HEFCE’s current consultation on the REF closes on March 17th. It invites suggestions for how to enhance the guidance about impact and public engagement. Richard Holliman (The Open University) has a big idea: inviting panels to assess the ‘rigour’ of the process described in a case study, as well as assessing the ‘reach and significance’ of the claimed impacts.
Introducing ‘rigour’ to ‘reach and significance’
In REF 2014, social and economic impacts from research were assessed according to their demonstrable reach and significance. One of the important questions for the current HEFCE consultation is whether these criteria were fair and equitable across all research domains. Further, did these two criteria assess all the essential elements of an impact case study? If not, what was missing from this assessment that could be added for REF 2021?
Having supported researchers across The Open University as they prepared for REF 2014, I encountered examples where Units of Assessment were risk averse about the evidence presented in impact case studies. This anecdotal evidence is supported by a recent NCCPE analysis.
In part, I put this down to a lack of confidence in how significance was to be assessed in relation to reach, an issue that colleagues and I have also encountered in relation to planning for pathways to impact (Holliman and Davies, 2015). Further, some researchers were struggling to assess why quality in process was being overlooked, when culture change programmes were encouraging researchers to plan more effectively for impact (Grand et al., 2015). In effect, the cart and the horse did not seem to be connected.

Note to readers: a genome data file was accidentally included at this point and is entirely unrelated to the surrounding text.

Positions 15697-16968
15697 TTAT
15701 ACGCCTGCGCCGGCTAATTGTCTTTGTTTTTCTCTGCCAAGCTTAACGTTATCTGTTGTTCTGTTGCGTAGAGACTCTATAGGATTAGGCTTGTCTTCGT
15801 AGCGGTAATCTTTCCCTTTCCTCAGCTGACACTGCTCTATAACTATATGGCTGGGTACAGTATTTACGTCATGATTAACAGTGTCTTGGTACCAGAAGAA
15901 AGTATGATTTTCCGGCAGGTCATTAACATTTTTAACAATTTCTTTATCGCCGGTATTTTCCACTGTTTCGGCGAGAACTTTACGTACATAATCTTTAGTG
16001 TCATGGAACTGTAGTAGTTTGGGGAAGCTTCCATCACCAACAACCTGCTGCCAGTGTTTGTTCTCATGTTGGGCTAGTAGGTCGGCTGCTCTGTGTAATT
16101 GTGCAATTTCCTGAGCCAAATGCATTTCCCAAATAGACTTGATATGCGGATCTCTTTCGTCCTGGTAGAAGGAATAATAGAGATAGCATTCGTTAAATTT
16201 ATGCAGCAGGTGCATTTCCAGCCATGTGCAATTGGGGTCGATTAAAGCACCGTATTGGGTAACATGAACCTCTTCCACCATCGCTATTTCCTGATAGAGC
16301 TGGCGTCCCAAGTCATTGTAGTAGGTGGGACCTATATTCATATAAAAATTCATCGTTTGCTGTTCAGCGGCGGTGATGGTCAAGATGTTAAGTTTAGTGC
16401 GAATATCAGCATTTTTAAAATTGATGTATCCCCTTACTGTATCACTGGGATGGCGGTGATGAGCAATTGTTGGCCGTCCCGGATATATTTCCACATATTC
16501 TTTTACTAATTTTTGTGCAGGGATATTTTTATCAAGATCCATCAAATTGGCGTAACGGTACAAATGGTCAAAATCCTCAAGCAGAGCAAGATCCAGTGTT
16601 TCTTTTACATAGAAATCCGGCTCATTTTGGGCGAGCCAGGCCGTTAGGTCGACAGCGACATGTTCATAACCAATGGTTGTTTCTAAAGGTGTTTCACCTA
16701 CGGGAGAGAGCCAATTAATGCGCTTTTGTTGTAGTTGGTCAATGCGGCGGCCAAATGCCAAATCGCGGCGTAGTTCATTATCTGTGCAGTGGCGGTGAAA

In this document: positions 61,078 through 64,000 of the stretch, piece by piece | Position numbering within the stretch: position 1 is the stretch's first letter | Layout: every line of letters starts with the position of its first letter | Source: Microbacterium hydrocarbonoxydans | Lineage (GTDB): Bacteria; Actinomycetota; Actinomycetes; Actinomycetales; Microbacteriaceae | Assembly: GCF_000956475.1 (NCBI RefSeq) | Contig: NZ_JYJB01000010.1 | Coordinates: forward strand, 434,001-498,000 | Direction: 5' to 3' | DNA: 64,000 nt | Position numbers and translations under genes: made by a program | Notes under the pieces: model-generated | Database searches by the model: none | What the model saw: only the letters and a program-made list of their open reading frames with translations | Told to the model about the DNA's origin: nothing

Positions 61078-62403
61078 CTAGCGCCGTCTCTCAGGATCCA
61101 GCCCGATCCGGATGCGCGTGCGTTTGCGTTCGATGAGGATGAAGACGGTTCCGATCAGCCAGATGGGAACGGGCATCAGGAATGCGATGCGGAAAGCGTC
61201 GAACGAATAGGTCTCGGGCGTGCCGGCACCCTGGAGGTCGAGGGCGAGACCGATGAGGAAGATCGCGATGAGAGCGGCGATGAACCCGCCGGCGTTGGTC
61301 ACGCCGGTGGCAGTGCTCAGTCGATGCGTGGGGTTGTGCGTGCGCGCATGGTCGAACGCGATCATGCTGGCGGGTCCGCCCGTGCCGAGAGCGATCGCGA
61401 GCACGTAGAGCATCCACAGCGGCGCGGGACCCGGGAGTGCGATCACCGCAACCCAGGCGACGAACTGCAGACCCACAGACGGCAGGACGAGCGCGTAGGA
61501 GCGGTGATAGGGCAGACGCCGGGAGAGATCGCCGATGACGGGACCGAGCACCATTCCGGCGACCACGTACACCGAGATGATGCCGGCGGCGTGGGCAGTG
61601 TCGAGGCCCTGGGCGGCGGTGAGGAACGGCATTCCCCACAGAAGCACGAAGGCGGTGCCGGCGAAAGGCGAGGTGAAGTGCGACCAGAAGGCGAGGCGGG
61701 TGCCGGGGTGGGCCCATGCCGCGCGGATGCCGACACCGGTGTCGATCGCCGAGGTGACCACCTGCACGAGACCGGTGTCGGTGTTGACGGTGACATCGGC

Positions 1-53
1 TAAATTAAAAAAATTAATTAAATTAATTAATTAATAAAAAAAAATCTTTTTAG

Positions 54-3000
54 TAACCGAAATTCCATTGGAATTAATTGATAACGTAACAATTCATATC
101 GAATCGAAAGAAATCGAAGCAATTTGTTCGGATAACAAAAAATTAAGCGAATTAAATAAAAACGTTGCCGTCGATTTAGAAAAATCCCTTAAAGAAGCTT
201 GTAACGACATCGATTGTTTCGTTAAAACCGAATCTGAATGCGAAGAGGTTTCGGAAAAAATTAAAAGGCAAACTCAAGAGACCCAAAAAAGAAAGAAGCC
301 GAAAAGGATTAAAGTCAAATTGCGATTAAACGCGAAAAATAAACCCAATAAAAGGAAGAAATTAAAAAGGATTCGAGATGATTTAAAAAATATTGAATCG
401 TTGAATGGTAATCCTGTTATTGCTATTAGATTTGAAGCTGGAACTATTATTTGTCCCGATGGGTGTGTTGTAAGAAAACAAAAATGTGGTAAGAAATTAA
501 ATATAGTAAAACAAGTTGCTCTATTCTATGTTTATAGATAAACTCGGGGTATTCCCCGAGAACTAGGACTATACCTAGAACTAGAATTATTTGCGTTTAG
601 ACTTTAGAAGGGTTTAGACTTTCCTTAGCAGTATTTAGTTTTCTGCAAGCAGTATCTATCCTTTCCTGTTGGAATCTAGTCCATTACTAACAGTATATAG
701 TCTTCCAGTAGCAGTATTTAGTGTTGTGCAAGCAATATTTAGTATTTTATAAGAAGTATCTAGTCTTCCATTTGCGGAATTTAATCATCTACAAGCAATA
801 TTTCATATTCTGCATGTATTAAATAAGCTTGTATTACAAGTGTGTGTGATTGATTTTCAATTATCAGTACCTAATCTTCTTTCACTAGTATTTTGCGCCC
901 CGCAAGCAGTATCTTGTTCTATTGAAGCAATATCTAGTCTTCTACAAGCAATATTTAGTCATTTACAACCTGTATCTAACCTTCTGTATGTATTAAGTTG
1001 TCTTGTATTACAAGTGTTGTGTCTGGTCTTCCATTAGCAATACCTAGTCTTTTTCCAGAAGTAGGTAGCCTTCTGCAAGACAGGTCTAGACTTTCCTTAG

Evidence of confusion in researchers’ perceptions of the way these criteria were to be assessed, combined with a healthy dose of caution manifest through self-censorship, isn’t that surprising given the relatively recent introduction of the research impact agenda. Many researchers are, in effect, ‘muddling through’ and ‘learning on the job’, as they seek to embed how they plan for, enact, and collect evidence of research impact (Holliman and Warren, 2017; Grand et al., 2016).
What should change for REF 2021
My argument is that the REF 2014 criteria of reach and significance were not sufficient (and not equitable for all case studies) to genuinely assess all the quality of the impacts from research. Excellent examples of research impact were either not selected for submission to REF 2014 because they were deemed not to meet the guidance, or presented to meet the requirements of reach and significance, thereby overlooking excellence in process.
My solution to the challenge, which I post here for discussion and comment, is that an assessment of rigour should be introduced in REF 2021 alongside reach and significance. In effect, I’m asking for researchers to be given a chance to ‘show their working’ in terms of their planning, enacting and evidence collection for research impact.
In the short term, I argue that the introduction of rigour would result in Units of Assessment having more confidence in submitting a wider range of evidence to demonstrate research impact. In the longer term it should improve the planning for pathways to impact, and therefore the quality of research impacts across the sector.